Diabetes is one of the prevalent diseases of this century, with about 10% of the global population living with it. Let us not be sober, though. The good news is that the awareness about the disease and ways to manage it is also soaring quite high. Studies show that including 15-20% of a meal with protein reduces blood sugar spikes and control blood sugar. This article explains why protein can hugely help manage blood sugar spikes in people with diabetes.
What happens in your body after you eat your meal?
When you eat, the carbs in your food get converted into glucose; sensing this, the body secretes the hormone insulin, enabling the cells to absorb glucose as energy.
When your body does not produce enough insulin or does not use insulin properly, the cells do not absorb glucose properly, and the glucose stays in your blood for a long time.
As you may know, your blood should only contain a nominal amount of sugar. More than that can cause immediate symptoms such as fatigue, irritation, frequent urination, increased thirst and hunger, etc. and risks for heart disease, hypertension, kidney disease, etc., in the long term.
Are you a person with diabetes or prediabetes? Apart from medications, you can try several ways to have your blood sugar at a near-optimal level and prevent blood sugar spikes after a meal.
One of them is including protein in every meal.
Why does protein improve blood sugar control in people with diabetes?
Research studies show that including protein in every meal improves blood sugar control, reducing the blood sugar spikes postprandially (after consuming food).
Let us be clear. The diet we are talking about is not a low-carb, high protein and high-fat diets, such as Atkin’s or Keto. Instead, this is about your usual diet, but with a conscious addition of protein.
For example, if you take bread with butter and jam. Add a boiled egg or a cup of cooked lentils to add protein to your meal. As simple as that.
Naturally, when more protein is added, you tend to take less bread, reducing carbohydrates.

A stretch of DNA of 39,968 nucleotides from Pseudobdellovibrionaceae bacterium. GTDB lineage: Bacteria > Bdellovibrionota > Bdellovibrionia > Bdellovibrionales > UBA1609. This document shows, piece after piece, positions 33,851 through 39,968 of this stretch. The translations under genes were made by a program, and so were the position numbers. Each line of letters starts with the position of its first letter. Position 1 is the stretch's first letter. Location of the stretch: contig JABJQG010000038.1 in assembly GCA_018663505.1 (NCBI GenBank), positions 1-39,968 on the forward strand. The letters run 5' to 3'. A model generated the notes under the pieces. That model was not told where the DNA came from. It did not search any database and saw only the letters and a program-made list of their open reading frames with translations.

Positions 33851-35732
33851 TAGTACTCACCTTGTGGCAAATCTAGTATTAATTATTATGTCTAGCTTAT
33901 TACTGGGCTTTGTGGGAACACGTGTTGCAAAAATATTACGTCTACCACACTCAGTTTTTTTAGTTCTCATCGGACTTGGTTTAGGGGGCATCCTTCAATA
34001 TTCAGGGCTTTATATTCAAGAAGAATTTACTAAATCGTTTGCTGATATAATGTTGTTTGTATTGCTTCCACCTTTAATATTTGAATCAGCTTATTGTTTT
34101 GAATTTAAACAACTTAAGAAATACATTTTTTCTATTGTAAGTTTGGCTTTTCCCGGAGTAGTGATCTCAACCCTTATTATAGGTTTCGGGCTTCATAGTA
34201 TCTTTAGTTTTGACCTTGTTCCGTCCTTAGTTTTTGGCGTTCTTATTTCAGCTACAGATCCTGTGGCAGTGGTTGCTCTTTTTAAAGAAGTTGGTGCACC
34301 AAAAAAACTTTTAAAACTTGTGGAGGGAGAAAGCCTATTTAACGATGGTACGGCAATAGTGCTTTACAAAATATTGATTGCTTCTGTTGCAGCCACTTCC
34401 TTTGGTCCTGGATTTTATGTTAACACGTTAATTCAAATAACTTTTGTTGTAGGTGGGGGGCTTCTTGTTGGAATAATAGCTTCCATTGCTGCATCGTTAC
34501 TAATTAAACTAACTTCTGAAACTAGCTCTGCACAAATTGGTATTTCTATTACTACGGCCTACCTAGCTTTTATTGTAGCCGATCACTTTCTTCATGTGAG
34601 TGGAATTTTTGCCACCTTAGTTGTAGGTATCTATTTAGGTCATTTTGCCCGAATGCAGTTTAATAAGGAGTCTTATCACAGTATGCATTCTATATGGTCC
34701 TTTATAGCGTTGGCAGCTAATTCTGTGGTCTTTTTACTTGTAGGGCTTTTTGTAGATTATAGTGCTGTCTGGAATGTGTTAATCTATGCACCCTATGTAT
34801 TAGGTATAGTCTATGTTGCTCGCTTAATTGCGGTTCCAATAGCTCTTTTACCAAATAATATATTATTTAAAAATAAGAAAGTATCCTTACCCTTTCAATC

Also, your body digests protein slowly, compared to carbohydrates. Hence, the immediate blood sugar rise will be due to carbs, which will now be considerably low because you took fewer carbohydrates. So, your blood sugar spikes are less likely when you take a significant amount of protein in your meal.
In addition, protein makes you feel fuller for a long time; hence your hunger pangs become less frequent.
Here is an infographic showing six easy ways to include protein in your meal.
When will this not work?
So, yes, including protein in every meal helps improve blood sugar control.
However, you need to know the following:
- Protein has an insignificant effect on blood glucose only when the insulin is adequate.
- In case of insulin deficiency, protein intake also hastens glucogenesis and results in elevated blood sugar levels.
Here is a detailed explanation of why blood sugar will still spike despite including significant protein in your meal.
Suppose you have diabetes and are on medications. The medications may help to stimulate the pancreas and release more insulin. Thereby, the body gets adequate insulin. Or, you may take insulin injections to compensate for your body’s deficiency in insulin production.
Now, if you do not take medications, your insulin levels needed for glycolysis (where your blood glucose is sent to the cells as energy) may not be adequate.
In such a case, protein will also be processed into energy (gluconeogenesis), increasing your blood sugar and causing spikes after your meal.
So, protein in your meal will help control blood sugar only when your insulin levels are adequate.
Hence, you should not refrain from taking diabetic medications, thinking adding more protein will not increase blood sugar.
On the other hand, if your doctor has not yet put you on diabetic medications, but your blood sugar levels rise a bit higher than normal, adding protein to every meal will definitely help.
So, if you are a non-diabetic person or take adequate insulin, taking protein in every meal is a wonderful thing to do.
Studies show that including about 20% protein in every meal will help control blood sugar spikes. This is particularly helpful in people with diabetes who are likely to suffer from blood sugar spikes if not careful in their food intake.